Annette it is a grandiose, almost immense, film about ego and staging. From the beginning, on this last aspect, the viewer has proof: sounds of musical instruments rise to visual interference. Are we in a movie or are we at the theater? We immediately have the confirmation that maybe we are both. And to exacerbate the ambiguity of this work steeped in duality and ambivalence is also added the film within the film. In a few moments, Carax himself appears first and then the Mael brothers, that is the Sparks, a legendary rock group in business since the early seventies to whom we owe the enormous work of writing the screenplay and the music of the film, also grown in Los Angeles and then emigrated to London. It is theirs that “So may we start” repeated incessantly, obsessively, while everything starts and Adam Driver and Marion Cotillard join the dances. The “can we begin?” it becomes reality almost without us realizing it so much the rhythm is overwhelming, cheerful.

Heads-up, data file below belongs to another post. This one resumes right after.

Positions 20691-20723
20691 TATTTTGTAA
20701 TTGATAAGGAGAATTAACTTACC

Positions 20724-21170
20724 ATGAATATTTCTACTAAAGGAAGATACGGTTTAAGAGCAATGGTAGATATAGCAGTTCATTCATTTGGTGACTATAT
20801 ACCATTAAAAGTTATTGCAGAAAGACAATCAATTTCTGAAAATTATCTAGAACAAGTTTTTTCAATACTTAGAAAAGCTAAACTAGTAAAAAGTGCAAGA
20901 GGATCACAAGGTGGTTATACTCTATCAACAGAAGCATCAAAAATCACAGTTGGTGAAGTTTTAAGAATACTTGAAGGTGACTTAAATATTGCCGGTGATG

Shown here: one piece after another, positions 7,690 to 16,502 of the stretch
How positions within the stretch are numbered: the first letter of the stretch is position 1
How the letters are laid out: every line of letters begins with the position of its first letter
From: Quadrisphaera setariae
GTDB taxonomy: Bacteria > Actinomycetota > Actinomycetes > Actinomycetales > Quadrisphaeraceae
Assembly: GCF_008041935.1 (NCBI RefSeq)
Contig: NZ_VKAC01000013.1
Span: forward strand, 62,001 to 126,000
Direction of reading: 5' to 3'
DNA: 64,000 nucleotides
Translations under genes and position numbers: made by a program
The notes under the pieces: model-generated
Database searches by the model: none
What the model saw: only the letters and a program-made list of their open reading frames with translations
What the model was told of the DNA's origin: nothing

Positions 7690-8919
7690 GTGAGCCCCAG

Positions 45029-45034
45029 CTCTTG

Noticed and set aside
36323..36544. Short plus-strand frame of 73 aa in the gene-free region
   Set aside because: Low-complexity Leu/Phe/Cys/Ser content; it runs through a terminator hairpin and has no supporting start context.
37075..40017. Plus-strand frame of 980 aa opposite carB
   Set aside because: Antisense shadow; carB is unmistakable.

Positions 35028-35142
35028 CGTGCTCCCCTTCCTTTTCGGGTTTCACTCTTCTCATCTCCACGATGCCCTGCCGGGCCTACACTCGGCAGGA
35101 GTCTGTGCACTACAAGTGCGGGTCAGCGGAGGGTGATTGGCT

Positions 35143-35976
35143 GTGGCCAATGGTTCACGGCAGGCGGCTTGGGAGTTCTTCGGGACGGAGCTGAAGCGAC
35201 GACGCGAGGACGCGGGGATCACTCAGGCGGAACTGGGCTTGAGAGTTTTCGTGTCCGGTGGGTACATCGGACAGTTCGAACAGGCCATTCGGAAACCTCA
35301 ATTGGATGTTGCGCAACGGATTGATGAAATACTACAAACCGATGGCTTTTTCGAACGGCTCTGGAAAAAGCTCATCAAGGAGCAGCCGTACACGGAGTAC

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But appearances can be deceiving. The bottom is deep, internalized, dark too. The son of Franco-American journalists, the former critic of the Cahiers du Cinéma, theenfant terrible of French cinema for its difficult productive adventures, perhaps more iconoclastic than Godard, succeeds inexploit to unite and relaunch many forms and ambitions of cinema, even opposing ones, combining two dominant themes of French cinema and the Nouvelle Vague, thecrazy Love and stolen childhood. Crazy Love and stolen childhood, however, interchangeable and reversible: Ann (Marion Cotillard), the woman Henry (Adam Driver) falls in love with, is clearly also Annette, the tiny little being born a short time later who looks both pretty and an ugly duckling in version modern, vaguely a little monkey who, not surprisingly, often has a plush monkey in his arms. Two moments, two ages of the same person’s life. But beware, throughout the film Annette is a puppet, an electronic puppet, a female Pinocchio.